Knifemaking: finding a way and the Desert Fox

“So many people live within unhappy circumstances and yet will not take the initiative to change their situation because they are conditioned to a life of security, conformity, and conservatism, all of which may appear to give one peace of mind, but in reality nothing is more dangerous to the adventurous spirit within a man than a secure future.”

John KrakauerInto the Wild


The Desert Fox, also known as the Fennec Fox is the smallest member of the species Canid.  They can be found in the Sahara Desert of North Africa.  Living in such averse conditions has allowed for some particular adaptations in order for them to find their way in their environment, most notably their prominent ears (I mean, look at those things):

The ears help them to dissipate heat, as desert temperatures can get up to 117 degrees Fahrenheit during the day. They also have a specially evolved set of kidneys allowing them to go without water nearly indefinitely and their required moisture can be obtained from their food.  Unlike other foxes or canines, they have fur on the bottoms of their feet.  This keeps them from burning their feet when traveling over hot sand.  Their cream-colored coat helps to reflect the heat of the sun.

They are omnivorous, eating insects, lizards, and birds, but are also known to eat roots, leaves and other vegetation.  The Desert Foxes are social creatures, live in groups, and mate for life.

I find this to be an incredibly encouraging little animal, finding home and company in a place where a large portion of its environment is actively trying to kill it.  On days where I’m not sure how to find my own way, I often think of the Desert Fox.  I find that I don’t have to worry about blistering heat, numerous birds of prey, even more numerous venomous snakes, or scarce food sources, and then I proceed to count my blessings and pray that I don’t become complacent in my station from lack of natural predators.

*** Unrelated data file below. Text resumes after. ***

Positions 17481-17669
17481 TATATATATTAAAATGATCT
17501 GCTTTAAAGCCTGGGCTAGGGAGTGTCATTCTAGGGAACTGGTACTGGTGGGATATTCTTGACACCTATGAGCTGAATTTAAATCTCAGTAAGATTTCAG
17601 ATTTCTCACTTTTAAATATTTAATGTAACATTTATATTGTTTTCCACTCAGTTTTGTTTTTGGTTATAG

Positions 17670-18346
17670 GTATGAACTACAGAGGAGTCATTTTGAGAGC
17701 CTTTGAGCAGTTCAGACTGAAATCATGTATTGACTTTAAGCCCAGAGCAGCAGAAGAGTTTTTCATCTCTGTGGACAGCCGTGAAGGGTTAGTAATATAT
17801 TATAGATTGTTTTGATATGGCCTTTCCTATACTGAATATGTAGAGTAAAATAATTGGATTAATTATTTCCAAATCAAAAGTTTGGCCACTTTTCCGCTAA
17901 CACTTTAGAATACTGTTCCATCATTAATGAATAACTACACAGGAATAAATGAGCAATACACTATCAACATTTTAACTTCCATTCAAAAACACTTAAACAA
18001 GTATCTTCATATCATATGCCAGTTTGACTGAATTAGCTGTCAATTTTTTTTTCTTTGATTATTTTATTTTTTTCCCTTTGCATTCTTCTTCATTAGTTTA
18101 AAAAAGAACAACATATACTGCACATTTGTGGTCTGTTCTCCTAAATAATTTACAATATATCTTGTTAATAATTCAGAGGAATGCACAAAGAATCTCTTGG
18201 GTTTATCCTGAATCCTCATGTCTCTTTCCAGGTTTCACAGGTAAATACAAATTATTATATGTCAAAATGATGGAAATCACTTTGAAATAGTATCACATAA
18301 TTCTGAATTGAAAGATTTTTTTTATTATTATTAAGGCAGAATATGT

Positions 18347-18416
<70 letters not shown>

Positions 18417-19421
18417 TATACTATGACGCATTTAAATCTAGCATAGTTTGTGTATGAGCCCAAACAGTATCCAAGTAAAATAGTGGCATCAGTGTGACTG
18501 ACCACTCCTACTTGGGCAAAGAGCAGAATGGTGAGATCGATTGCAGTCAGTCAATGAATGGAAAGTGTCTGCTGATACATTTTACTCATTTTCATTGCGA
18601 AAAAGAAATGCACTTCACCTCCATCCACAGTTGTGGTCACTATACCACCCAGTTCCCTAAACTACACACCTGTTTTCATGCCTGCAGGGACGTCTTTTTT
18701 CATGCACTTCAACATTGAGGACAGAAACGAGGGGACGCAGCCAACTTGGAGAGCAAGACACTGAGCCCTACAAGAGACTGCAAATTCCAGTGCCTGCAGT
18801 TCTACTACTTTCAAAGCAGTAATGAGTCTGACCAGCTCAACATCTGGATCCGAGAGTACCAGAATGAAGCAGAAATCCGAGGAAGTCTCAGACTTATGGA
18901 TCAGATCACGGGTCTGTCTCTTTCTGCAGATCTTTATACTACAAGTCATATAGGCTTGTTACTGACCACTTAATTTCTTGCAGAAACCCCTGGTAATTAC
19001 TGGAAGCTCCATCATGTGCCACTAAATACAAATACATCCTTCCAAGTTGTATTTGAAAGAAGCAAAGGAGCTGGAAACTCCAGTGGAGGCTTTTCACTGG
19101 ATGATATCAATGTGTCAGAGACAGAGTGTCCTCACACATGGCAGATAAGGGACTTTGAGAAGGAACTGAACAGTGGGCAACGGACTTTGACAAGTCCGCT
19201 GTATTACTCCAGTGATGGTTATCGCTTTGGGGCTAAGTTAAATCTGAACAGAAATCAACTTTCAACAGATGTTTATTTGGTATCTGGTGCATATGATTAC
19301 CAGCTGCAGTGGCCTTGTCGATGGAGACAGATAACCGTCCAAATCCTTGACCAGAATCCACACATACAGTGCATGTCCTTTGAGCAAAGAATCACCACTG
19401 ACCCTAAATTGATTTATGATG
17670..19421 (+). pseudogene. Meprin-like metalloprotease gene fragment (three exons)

Because finding your way when there isn’t anything pushing you can be just as hard as navigating a desert full of bad things.

I was in Pittsburgh recently, taking an Uber to dinner.  I’ve never particularly cared for riding Uber; it always feels like there’s an expectation for conversation and an uncomfortable and resentful silence if that expectation is not met.  On one Uber ride in Manhattan there was a driver from the Caribbean who wouldn’t stop talking about his kid and showed my friend and I a video of him playing baseball.  All this while driving in rush hour traffic.  This most recent Uber ride was not that.

The man picked us up and the conversation was easy.  After a little while of talking about what we were doing in the ‘Burgh, I asked him what he did for a living.  He said that he had been a private investigator in Los Angeles for twenty years, from the early ’80’s to the late ’90’s.  He said he had seen it all: cheating spouses, runaway kids, you name it. He thought it was all hilarious.  He wanted to write a book.

His friends all thought his stories were great and they had been encouraging.  The only problem, he said, was when he sat down to write he couldn’t get anything on the page.  He just froze.

I know what this is.  This is the crippling self-doubt that almost every writer and creative person I know deals with.  Myself included.  I told him so.  Hell, I know a filmmaker who has a Crippling Self-Doubt Room in his house where he goes before he works on his projects.  If you don’t find a way forward, you get stuck, and your ideas aren’t heard.  Nothing happens and life goes on.  You have to live with the sting of unrealized potential.  That sting becomes more painful as the years go on and there is no more time to realize what could be.

The only thing to do, I told him, was to find a way to be with that debilitating feeling of self-doubt.  Find a way to get something, anything, on the page.  Once there is something on the page finding your way becomes much easier, and it can take you to surprising places.  There is meaning in those places, satisfaction, and everything becomes a bit deeper and beautiful.

This is the lesson of the Desert Fox, a creature that has an unforgiving place to call home yet finds a way to thrive in it, and makes an existence in the uncomfortable.  If there is something eating at you and calling to you, then you can always find a way to make it happen.


We start with flat stock O1 tool steel:

Roughing in the blade choil:


Rivet Holes:

Hand sanding the bevels before heat treat:



Hand-finished satin:

Texas Mesquite.  One of my most favorite materials to work with:


Sanded to 220 before giving the grain a burst:

The Desert Fox:

If you can find a way to exist in the uncomfortable, than you can almost always find a way forward.

fennec fox


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